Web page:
Submission to the review into Open Banking in Australia

March 2018: This submission is in response to the Treasury review into Open Banking in Australia. Visit our government submissions hub for more Finder submissions to government consultations and inquiries.

We welcome this review as Finder's mission is to empower everyday Australians to make better decisions. We appreciate that Open Banking presents an opportunity for more Australians to gain access to, and control over, their banking data and we anticipate these reforms will equip consumers with the information they need to make better decisions.

We are confident this could also lead to improvements in financial literacy, empower consumers and lead to a more competitive and innovative banking sector.

Finder believes the success of these critical initiatives is dependent on a strong regulatory model overseen by an efficient, effective and adequately resourced Regulator. Finder commends the choice of the ACCC as the lead regulator and believe that the ASIC, APRA and OAIC should also have key roles in driving competition and safeguarding the rights and interests of Australian consumers.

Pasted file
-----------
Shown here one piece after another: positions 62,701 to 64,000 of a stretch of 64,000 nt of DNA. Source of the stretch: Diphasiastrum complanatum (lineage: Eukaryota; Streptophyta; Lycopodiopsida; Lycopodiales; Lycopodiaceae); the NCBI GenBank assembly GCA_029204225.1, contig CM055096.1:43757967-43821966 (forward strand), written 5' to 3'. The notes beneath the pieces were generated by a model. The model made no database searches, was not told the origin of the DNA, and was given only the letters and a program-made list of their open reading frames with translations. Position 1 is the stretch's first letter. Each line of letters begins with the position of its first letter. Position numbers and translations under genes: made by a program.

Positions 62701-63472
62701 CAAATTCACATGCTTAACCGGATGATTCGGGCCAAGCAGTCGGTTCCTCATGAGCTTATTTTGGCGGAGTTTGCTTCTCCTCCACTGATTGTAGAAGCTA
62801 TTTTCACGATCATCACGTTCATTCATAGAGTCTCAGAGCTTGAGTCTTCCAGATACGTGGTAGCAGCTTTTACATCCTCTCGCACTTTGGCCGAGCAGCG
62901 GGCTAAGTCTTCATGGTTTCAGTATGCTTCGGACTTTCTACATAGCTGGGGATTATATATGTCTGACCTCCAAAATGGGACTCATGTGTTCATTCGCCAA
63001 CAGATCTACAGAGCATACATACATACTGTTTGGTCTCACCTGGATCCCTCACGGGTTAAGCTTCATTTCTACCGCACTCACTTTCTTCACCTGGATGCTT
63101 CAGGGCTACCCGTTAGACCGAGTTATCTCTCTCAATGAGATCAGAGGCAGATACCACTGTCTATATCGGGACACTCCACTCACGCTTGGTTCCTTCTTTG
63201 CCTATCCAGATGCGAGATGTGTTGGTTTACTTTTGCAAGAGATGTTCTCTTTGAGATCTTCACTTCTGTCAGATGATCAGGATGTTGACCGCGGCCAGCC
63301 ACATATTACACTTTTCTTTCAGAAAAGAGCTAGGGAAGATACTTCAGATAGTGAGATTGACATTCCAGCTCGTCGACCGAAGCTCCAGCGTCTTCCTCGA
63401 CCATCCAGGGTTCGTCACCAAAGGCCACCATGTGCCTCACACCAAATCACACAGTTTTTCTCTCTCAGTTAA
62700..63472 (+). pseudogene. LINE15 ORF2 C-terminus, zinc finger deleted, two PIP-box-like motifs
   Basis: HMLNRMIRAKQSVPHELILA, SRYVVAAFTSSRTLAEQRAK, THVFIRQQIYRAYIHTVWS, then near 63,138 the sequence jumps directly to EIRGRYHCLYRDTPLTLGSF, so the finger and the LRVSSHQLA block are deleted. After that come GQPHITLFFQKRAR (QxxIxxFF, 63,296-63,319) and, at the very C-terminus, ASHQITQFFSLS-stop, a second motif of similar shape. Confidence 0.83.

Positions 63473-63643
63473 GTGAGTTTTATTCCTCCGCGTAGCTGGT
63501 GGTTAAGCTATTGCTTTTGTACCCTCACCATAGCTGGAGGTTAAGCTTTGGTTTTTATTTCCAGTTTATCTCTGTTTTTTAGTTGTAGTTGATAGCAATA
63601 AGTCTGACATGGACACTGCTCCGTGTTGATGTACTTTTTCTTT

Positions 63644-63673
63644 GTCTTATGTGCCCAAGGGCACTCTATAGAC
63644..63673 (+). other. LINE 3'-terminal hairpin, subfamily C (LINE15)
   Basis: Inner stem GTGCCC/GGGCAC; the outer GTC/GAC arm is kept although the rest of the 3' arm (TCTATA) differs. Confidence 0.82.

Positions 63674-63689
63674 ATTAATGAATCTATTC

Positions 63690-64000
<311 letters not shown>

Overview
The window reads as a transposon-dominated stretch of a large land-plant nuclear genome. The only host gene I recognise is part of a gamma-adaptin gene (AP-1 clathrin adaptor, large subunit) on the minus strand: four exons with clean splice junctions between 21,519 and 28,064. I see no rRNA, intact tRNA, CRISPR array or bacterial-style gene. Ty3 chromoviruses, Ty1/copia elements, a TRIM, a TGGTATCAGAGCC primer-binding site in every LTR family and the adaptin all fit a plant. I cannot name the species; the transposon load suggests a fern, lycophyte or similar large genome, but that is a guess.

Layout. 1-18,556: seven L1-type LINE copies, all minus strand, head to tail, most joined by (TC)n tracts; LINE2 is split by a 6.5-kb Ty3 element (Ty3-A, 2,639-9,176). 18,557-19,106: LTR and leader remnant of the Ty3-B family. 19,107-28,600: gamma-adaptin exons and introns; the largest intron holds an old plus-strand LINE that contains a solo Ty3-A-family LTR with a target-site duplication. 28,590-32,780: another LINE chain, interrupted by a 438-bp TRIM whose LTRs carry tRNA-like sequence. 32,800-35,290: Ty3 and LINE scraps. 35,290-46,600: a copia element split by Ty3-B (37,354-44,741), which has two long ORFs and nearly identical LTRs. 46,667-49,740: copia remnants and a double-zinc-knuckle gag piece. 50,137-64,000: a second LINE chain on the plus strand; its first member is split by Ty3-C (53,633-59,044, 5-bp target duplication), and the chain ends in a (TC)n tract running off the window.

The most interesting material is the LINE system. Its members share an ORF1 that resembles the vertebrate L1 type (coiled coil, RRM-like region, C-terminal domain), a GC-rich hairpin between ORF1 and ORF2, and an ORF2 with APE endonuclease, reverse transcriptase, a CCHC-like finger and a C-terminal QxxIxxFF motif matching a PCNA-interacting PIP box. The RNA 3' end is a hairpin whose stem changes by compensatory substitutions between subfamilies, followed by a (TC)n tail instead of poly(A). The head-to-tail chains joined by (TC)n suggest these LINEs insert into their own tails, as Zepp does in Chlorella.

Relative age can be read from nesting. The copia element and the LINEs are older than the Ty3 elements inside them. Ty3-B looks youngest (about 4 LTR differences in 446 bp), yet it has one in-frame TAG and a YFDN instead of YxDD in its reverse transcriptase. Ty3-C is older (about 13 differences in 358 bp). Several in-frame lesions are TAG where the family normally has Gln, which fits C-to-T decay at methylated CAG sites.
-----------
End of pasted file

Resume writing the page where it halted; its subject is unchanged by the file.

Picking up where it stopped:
Our submission on the recommendations focuses on the framework outlined in Chapter Two of the Open Banking Review "Open Banking Regulatory Framework".

Section Two - Open Banking regulatory framework

Recommendation 2.5 - The Standards

We recognise and accept the need to allow for competing approaches but would suggest that any alternatives considered must neither frustrate the intent of the reforms, nor work to the disadvantage of either consumers or participants. Any proposed alternatives must meet, and exceed, the general requirements and must not be recommended merely as a means to avoid compliance with the new obligation to provide banking and transactional data. In Finder's view, any proposal must be technologically and competitively neutral.